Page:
How to Collect Colostrum
By Horse Journals
Winter snow may still blanket the ground, but foaling season will be here before we know it. If you have a pregnant mare in your barn, plan ahead to collect and freeze some of her colostrum — that all-important first milk — so you have it on hand if a foal is born without access to this essential liquid.
Colostrum is produced within the first 24 hours after a mare has foaled and the best quality colostrum is available in the first eight hours post-foaling. Unlike other species that pass antibodies and immunoglobulins across the placenta into the fetus, the foal’s immune system does not kick-start until it feeds on colostrum during the first 24 hours of life. Newborn foals are able to absorb the life-giving antibodies and nutrients for that first day; after that time colostrum production decreases and the foal’s digestive tract changes so the antibodies can no longer be absorbed.
Every foaling season, foals born without access to this life-giving liquid. Sometimes a mare dies while giving birth. Perhaps a mare has rejected her foal, or leaked milk and colostrum before the foal was born. If the foal is too weak to stand and nurse, the mare can be milked and colostrum provided to the foal through a bottle or tube.
How do you go about collecting this magic milk? First, allow the newborn foal to properly nurse several times (assuming that he can) and wait until he is resting, ideally about eight hours after birth. Then follow these basic steps:
#1 Wash your hands, and then gently wash the mare’s udder with warm water. Have a clean, reasonably wide plastic container or stainless steel mixing bowl on hand to collect the milk.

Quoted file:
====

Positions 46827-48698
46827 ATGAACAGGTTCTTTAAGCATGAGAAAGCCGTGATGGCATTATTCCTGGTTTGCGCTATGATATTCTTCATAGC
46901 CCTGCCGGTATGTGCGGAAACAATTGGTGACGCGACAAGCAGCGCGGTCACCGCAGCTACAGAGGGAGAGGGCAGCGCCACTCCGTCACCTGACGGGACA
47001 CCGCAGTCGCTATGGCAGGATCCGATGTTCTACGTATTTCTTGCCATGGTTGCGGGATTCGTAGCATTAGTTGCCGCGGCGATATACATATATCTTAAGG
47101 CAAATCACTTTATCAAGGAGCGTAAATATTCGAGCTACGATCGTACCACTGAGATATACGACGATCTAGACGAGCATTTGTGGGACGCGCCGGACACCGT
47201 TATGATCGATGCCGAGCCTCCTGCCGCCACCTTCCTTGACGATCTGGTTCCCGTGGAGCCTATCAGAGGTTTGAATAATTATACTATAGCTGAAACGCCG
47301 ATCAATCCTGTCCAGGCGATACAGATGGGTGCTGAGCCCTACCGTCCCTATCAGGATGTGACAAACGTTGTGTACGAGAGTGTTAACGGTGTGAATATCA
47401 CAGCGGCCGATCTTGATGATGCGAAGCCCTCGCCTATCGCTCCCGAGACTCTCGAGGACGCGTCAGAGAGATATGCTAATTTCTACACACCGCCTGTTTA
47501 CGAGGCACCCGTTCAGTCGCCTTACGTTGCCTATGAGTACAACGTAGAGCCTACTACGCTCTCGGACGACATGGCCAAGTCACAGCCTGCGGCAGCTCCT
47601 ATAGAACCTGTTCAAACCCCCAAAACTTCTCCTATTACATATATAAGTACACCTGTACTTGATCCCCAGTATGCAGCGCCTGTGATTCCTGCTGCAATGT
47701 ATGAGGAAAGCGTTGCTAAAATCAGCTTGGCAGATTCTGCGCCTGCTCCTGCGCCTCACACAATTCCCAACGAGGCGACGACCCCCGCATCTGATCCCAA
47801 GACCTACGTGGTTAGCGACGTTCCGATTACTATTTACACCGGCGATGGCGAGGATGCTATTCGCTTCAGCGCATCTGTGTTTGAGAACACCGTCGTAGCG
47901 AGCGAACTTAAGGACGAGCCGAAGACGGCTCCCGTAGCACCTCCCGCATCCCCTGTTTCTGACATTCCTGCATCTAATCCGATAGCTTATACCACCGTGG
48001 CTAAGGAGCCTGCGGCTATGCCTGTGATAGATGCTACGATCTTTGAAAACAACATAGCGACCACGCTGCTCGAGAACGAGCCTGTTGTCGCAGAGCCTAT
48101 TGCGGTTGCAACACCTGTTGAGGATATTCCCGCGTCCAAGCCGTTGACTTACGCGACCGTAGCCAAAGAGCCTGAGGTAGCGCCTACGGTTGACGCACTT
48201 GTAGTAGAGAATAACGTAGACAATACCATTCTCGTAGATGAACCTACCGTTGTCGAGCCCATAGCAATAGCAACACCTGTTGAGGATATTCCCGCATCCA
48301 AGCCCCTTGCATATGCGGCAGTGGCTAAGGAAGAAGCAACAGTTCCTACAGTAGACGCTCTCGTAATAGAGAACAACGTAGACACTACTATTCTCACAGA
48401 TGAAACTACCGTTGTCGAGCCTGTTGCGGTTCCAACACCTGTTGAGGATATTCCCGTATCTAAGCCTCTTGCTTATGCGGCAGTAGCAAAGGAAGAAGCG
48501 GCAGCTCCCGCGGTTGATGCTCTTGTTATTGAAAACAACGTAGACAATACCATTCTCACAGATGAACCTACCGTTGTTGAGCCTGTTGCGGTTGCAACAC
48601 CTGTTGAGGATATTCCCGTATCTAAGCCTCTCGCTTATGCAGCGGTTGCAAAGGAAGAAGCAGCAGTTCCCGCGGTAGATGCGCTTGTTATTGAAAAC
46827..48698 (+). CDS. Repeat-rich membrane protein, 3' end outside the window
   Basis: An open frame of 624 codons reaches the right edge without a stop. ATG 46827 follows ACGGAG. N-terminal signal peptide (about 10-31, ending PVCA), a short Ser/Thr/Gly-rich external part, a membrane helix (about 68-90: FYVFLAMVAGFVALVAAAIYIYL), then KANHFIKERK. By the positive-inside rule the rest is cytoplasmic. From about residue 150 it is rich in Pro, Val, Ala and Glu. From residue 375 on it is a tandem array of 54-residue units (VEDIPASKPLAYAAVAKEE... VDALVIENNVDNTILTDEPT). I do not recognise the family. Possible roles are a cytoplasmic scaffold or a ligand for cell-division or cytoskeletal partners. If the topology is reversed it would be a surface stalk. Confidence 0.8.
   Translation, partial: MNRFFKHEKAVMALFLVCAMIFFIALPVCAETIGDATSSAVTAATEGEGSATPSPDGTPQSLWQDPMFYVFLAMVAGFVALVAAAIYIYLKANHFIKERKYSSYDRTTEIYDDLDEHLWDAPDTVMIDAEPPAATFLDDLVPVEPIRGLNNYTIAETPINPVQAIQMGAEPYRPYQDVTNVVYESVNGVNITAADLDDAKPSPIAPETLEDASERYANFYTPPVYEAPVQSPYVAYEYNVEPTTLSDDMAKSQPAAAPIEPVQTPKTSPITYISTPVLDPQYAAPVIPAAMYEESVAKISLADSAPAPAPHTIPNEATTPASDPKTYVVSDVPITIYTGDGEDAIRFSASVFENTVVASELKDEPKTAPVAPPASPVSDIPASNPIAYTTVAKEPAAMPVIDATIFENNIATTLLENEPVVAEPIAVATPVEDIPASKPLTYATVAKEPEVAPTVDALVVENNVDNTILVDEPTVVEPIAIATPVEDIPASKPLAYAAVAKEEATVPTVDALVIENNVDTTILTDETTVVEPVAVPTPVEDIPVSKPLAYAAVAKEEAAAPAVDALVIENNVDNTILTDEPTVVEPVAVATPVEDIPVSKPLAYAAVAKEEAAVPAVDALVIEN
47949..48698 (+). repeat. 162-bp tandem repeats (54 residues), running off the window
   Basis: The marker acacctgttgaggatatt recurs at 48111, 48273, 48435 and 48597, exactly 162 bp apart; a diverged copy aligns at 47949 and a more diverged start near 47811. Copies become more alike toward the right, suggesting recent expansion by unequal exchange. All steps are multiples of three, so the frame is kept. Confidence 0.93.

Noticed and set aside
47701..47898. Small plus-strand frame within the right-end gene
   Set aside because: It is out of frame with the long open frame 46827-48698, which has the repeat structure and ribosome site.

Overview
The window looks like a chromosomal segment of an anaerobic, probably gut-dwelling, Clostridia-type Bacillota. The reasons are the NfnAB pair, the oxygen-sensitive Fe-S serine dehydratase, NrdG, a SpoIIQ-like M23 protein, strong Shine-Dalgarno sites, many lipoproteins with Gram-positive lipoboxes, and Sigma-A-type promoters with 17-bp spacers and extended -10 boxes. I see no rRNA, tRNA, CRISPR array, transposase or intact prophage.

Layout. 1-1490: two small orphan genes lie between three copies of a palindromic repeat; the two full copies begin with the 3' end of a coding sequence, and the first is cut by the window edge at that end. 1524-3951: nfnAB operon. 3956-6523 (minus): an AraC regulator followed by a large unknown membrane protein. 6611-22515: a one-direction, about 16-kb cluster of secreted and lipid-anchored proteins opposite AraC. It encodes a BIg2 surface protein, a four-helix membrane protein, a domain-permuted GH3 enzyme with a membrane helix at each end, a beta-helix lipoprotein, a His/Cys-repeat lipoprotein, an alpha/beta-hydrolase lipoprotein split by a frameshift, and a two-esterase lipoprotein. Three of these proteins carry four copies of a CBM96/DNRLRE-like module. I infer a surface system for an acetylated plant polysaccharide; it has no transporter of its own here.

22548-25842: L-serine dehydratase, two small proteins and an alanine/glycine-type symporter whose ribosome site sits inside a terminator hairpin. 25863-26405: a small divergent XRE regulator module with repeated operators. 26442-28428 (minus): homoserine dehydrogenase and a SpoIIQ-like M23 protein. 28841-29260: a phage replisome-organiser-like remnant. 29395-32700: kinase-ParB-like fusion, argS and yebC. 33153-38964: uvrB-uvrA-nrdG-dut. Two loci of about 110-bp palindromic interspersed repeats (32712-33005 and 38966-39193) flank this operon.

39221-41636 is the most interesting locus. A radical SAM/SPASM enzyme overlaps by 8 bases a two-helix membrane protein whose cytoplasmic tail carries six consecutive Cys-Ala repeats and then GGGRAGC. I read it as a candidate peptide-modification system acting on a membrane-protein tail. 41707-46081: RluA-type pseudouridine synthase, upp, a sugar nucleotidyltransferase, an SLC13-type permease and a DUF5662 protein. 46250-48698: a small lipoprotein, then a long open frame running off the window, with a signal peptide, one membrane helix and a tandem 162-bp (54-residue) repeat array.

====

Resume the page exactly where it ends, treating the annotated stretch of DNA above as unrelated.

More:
#2 Calmly approach the mare, holding the container in your left hand (or right hand if you are left-handed). Put the container under her udder, and gently put your right thumb and forefinger on her teat.
#3 Push the milk bag upward to trigger the flow, the way the foal would, then gently squeeze and pull down on the teat, causing the milk to spray into the container.
#4 Stop collecting when the pressure on the mare’s udder is relieved, or when you have collected between eight to ten ounces, whichever comes first. Two collections are usually enough. You should not collect more than a pint of milk, or you risk depleting the mare’s colostrum supply, preventing her own newborn from getting an adequate amount.
#5 Filter the colostrum prior to freezing with a kitchen filter or cheesecloth. Seal the container, and label it with the name of the mare, the date, and the amount of time since foaling.
Freeze the supply immediately to keep as many antibodies intact as possible, and it can remain frozen for up to two years. Now alert your local equine veterinarians and colostrum bank (such as Cyberfoal.com), that you have a supply available in case of emergency. If the time comes when you need to use the colostrum, defrost it at room temperature, or by running cold water over it. Do NOT microwave it, or place it in warm water, or you will kill the antibodies.
While a horse owner in need will gladly accept any offering of colostrum you have available, you may want to get the colostrum tested to find out what antibody levels it contains, and to test for anti-Aa or anti-Qa antibodies, which can result in an uncommon colostrum cross-match abnormality called neonatal isoerythrolysis (or jaundiced foals).
Main Article Photo: Robin Duncan Photography
This article originally appeared in the November/December 2011 issue of Canadian Horse Journal - Central & Atlantic Edition.